A leaked version of Warzone’s Verdansk map appeared on the internet last night. It’s a 1980’s overhaul of the map, bringing it more in line with Call Of Duty: Black Ops Cold War.
Footage of the map appeared in a leaked ad on social media, showing Verdansk as it was decades ago, with many of its structures still under construction.
I can’t show any of it to you for reasons we’ll get into shortly, but you can easily find it for yourself.
As far as leaks go, this is a fairly mild one. Call Of Duty games are often leaked ahead of time. Most popular games are leaked in some form or another. Every single week, Fortnite data-miners leak all sorts of things about that game’s updates. Leaks, in other words, are neither new nor rare and certainly not worthy of a big crackdown on the people posting about them online.
But that’s exactly what Activision has chosen to do. CharlieIntel includes no images or footage of the leak in its post on the matter, writing:
“We are unable to show you any images or videos from the leak in this article because of DMCA notice from Activision. The account that originally posted the video has also deleted it because of a DMCA request.”
Other reporters and websites have had their Twitter accounts locked by Twitter after Activision issued DMCAs:
This is heavy-handed to say the least. Reporters should not be censored by corporations for covering leaks (and yes, using the law to censor public discourse is censorship even if it’s a corporation). If a corporation runs a leaky ship, that’s their own fault and they need to deal with it internally, not by using blunt force against journalists and YouTubers. Once something is leaked to the public, clamping down on coverage of this information is not only wrong, it’s foolish.
For one thing, good luck with that. I’ve watched the footage on Warzone’s reddit page and you can too unless reddit decides to shut it down. It took all of 30 seconds from hearing about the leak to finding footage of it despite Activision’s efforts.
(Which makes me wonder: should I link to the reddit post or will we be issued with a DMCA? Indeed, will simply covering this topic result in Forbes or my personal Twitter account—when I share this post—receiving a DMCA notice? We should not have to worry about such things when covering public information—and I’m sorry, once it’s leaked it’s public information).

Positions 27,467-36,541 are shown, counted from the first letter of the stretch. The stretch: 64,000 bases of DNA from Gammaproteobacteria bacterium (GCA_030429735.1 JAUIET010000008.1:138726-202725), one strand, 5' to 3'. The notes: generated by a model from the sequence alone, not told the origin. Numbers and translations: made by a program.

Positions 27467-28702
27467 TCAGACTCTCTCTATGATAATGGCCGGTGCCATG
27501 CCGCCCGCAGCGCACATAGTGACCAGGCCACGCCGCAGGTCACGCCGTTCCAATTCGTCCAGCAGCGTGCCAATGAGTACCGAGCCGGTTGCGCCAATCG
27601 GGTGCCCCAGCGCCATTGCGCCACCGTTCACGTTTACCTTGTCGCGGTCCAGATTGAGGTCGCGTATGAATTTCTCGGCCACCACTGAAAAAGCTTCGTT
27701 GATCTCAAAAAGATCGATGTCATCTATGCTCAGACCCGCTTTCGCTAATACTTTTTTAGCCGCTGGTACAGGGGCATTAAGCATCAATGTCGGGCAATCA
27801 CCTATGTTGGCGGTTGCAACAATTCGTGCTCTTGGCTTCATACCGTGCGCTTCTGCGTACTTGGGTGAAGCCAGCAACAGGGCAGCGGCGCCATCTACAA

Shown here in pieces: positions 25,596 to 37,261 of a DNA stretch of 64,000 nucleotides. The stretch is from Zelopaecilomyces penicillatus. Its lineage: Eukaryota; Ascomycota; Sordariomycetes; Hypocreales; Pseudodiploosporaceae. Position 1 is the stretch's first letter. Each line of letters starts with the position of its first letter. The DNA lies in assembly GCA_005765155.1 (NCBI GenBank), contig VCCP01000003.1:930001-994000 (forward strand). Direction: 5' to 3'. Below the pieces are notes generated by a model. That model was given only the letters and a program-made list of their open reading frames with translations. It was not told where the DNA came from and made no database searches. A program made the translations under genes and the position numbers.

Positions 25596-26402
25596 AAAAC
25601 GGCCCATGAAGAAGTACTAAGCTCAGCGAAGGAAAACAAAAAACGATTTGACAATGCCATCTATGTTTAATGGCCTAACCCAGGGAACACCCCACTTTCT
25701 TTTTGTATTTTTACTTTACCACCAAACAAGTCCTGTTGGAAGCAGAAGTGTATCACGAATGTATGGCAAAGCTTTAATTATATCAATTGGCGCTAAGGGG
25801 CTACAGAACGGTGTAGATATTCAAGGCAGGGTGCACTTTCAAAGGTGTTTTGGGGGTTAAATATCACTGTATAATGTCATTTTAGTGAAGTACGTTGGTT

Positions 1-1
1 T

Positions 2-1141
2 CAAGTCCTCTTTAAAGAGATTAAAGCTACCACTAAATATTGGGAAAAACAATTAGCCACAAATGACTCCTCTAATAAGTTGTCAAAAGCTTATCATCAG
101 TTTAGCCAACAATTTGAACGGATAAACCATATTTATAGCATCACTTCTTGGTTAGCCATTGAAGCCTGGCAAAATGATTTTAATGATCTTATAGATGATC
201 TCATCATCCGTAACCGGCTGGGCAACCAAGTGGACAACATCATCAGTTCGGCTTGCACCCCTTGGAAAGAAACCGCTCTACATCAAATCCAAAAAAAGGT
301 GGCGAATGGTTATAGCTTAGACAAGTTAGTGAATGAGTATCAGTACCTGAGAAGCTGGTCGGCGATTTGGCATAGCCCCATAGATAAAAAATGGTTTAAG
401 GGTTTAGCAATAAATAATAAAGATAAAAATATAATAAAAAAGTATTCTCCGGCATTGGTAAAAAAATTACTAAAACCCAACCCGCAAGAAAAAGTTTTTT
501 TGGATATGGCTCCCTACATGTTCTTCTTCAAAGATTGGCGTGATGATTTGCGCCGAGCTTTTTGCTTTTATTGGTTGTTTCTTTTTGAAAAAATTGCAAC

- First, these heavy-handed tactics only have one outcome: They make whoever is using them look bad. This is a very bad look for Activision. It’s an extreme reaction to what could have been just a bit of video game news and some chatter about Warzone. Now, the story is about Activision abusing its legal powers.
- Second, it won’t work. Anyone who wants to see the footage will be able to find it because you can’t put the genie back in the bottle. Activision, how can you possibly not know this by now? Everybody knows this. Again, people will still know about the 1980s’ themed map but now also Activision looks like a bully (because they’re acting like one).
Two more points:
- I am a huge Call of Duty fan—I review it every year and I play it most days—and like many other fans of the game I’m always excited about a fun new leak. It gets us talking about the game, making speculations, posting about it on social media and forums. Shutting down conversation about this relatively minor leak only serves to kill that hype and replace it with resentment.
- On the other hand, this particular leak is probably not going to be very well-received. If the “new” Warzone map is just a reskin . . . that sucks. Everyone in the Warzone community has been pining for a new map, not a reskin of boring, same-old Verdansk. If this is actually all they’re giving the player base expect lots of fan backlash. But again, trying to suppress this information won’t change any of that. Double-whammy for ATVI.
I’ve requested comment from Activision about the DMCA takedowns and will update this post when and if they respond.
I will also note that I’ve always had a good working relationship with the company over the many years I’ve been covering Call of Duty and its other franchises, but that doesn’t mean that I expect a frank response. Furthermore, having a good working relationship with a video game company doesn’t mean I won’t call stuff like this out—a good working relationship between a critic and a video game publisher should still be adversarial in nature. Amicable but adversarial.
The video game industry is, unfortunately, extremely opaque and secretive in nature. Tactics like the one Activision is employing today are ridiculous and, while not surprising, very disappointing. And, well, pointless.
Ironically, years ago I attended a Call of Duty preview event and when one of the game’s leads was talking about the game and the embargo he said “If something leaks, obviously you can cover that” or something to that effect. In other words, stick to your embargo but we won’t crack down on you for leaks. Maybe this was just a different time, or a different approach—leaks can be great marketing!—but whatever the case it’s clearly (and unfortunately) no longer policy.
Better to just announce the new map once the leak is out there. Change plans, adapt. That’s just business and them’s the breaks.
Now let’s go look up the definition of the Streisand Effect.
P.S. This reminds me of the events last summer when Naughty Dog’s The Last Of Us Part II leaked online. That was a much bigger leak with actual story details, so I can understand why Sony and Naughty Dog didn’t want spoilers published online, but the companies issued DMCA notices even to YouTubers who were only talking about the nature of the leaks, not including any footage or spoilers. Also not a good look.